Each week, we provide an overview of the percent returns of the primary indices in Southeast Asia and their currency appreciation or depreciation relative to the US Dollar. We provide this information below. We also capture this information, as well as the trailing four and year-to-date movements, and plot the data in charts, which you can find on the “index charts” and “currency charts” pages.
During the week of 5 February, and in-line with global markets, most stock exchanges in Southeast Asia experienced significant declines, particularly the Ho Chi Minh Stock Exchange Index, which fell more than 9%. Only the Lao Securities Exchange index and the Cambodia Securities Exchange index advanced over the week, rising 2.34% and 1.84%, respectively. The fall in indices around the globe and in Southeast Asia—except for those in Laos and Cambodia—is consistent with the correlation exhibited in 2017 between the S&P 500 in the United States and indices in Southeast Asia, as shown in Figure 1.1.
Figure 1.1: Correlation between S&P 500 and indices in Southeast Asia in 2017
|Index||Correlation with S&P 500 in 2017|
|Jakarta Stock Exchange Index||Positive, Statistically Different from Zero|
|Singapore’s Straits Times Index||Positive, Statistically Different from Zero|
|Kuala Lumpur Composite Index||Positive, Statistically Different from Zero|
|Stock Exchange of Thailand index||Positive, Statistically Different from Zero|
|Philippine Stock Exchange index||Positive, Statistically Different from Zero|
|Myanmar’s Myanpix index||Not Statistically Different from Zero|
|Cambodia Securities Exchange index||Not Statistically Different from Zero|
|Lao Securities Exchange index||Not Statistically Different from Zero|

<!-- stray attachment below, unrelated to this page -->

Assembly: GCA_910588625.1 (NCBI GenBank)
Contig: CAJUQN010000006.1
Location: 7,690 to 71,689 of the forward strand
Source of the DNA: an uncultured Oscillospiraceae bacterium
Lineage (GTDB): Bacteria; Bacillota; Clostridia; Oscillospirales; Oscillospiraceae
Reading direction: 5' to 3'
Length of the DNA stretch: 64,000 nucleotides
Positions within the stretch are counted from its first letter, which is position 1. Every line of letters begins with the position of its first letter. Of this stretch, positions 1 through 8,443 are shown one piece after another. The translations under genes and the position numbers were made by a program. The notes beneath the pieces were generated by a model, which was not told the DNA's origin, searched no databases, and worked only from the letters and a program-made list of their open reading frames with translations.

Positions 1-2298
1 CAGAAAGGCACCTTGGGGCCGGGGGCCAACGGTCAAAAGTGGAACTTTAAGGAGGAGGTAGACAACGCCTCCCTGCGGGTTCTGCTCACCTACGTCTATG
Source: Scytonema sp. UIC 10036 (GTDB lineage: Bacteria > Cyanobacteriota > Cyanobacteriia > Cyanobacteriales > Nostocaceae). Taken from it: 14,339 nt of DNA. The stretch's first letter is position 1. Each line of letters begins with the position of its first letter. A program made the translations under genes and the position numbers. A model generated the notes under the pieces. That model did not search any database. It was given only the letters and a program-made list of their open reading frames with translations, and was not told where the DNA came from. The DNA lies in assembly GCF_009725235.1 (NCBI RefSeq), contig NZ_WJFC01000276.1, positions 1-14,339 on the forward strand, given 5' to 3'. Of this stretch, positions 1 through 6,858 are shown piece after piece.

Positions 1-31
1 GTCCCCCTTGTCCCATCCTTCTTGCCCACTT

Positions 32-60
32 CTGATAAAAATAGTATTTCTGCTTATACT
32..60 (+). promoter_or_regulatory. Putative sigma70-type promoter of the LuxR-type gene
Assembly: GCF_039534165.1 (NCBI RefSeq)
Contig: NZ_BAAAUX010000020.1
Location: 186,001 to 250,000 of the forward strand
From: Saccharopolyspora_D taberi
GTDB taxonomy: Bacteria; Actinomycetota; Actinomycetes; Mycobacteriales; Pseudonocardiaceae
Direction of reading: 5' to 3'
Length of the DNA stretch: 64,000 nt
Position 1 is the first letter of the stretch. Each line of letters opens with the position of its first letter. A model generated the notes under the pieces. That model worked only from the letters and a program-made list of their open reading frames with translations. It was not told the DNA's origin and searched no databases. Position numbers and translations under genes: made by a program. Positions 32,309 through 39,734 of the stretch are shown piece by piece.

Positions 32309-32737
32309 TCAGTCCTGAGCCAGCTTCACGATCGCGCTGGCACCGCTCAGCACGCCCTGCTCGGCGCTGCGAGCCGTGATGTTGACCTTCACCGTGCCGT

|Ho Chi Minh Stock Exchange Index||Not Statistically Different from Zero|
|Hanoi Stock Exchange Index||Not Statistically Different from Zero|
In the Philippines, the central bank on Thursday announced that it would hold its benchmark interest rate at 3% and that it assessed inflation would increase in 2018, according to a media release from the bank, leading analysts to estimate the bank will increase its benchmark interest rate in March, according to Business World.
Malaysia has implemented new measures to further develop its capital markets. The new measures concern margin financing and short selling, among others, and include a new relationship with the Singapore Exchange that will allow investors in both countries to invest seamlessly in the other’s market, according to The New Straits Times.
- Lao Securities Exchange index (LSX), 2.34%
- Cambodia Securities Exchange index (CSX), 1.84%
- Jakarta Stock Exchange index (JSX), -1.86%
- Stock Exchange of Thailand index (SET), -2.24%
- Myanmar’s Myanpix index (YSX), -2.43%
- Kuala Lumpur Composite Index (KLCI), -2.71%
- Philippine Stock Exchange index (PSEi), -3.49%
- Singapore’s Straits Times Index (STI), -4.32%
- Hanoi Stock Exchange Index (HNX), -5.22%
- Ho Chi Minh Stock Exchange Index (VNI), -9.15%
Three of the nine Southeast Asian currencies advanced relative to the US Dollar the week of 5 February, with the Philippine Peso having the greatest appreciation, rising 0.17%, and reversing some of its decline from the previous week. The Malaysian Ringgit, Indonesian Rupiah, Thai Baht, and the Singapore Dollar, which have had some of the strongest gains relative to the US Dollar, declined during the week between 0.62% and 1.76%.
- Philippine Peso (PHP), 0.17%
- Cambodian Riel (KHR), 0.09%
- Vietnamese Dong (VND), 0.05%
- Lao Kip (LAK), -0.02%
- Myanmar Kyat (MMK), -0.14%
- Singapore Dollar (SGD), -0.62%
- Thai Baht (THB), -0.80%
- Indonesian Rupiah (IDR), -1.17%
- Malaysian Ringgit (MYR), -1.76%